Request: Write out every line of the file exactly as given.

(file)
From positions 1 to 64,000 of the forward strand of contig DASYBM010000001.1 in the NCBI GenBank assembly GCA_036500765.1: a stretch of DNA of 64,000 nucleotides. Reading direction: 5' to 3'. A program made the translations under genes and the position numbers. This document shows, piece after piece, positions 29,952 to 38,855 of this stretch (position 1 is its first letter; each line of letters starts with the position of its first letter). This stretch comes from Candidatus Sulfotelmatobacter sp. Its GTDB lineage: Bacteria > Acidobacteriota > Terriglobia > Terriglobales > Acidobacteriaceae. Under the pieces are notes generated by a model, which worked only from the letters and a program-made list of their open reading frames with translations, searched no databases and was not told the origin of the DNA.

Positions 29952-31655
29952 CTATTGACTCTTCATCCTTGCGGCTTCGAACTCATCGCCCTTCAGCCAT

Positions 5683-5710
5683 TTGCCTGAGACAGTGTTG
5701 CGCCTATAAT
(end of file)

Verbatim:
From positions 1 to 64,000 of the forward strand of contig DASYBM010000001.1 in the NCBI GenBank assembly GCA_036500765.1: a stretch of DNA of 64,000 nucleotides. Reading direction: 5' to 3'. A program made the translations under genes and the position numbers. This document shows, piece after piece, positions 29,952 to 38,855 of this stretch (position 1 is its first letter; each line of letters starts with the position of its first letter). This stretch comes from Candidatus Sulfotelmatobacter sp. Its GTDB lineage: Bacteria > Acidobacteriota > Terriglobia > Terriglobales > Acidobacteriaceae. Under the pieces are notes generated by a model, which worked only from the letters and a program-made list of their open reading frames with translations, searched no databases and was not told the origin of the DNA.

Positions 29952-31655
29952 CTATTGACTCTTCATCCTTGCGGCTTCGAACTCATCGCCCTTCAGCCAT

Positions 5683-5710
5683 TTGCCTGAGACAGTGTTG
5701 CGCCTATAAT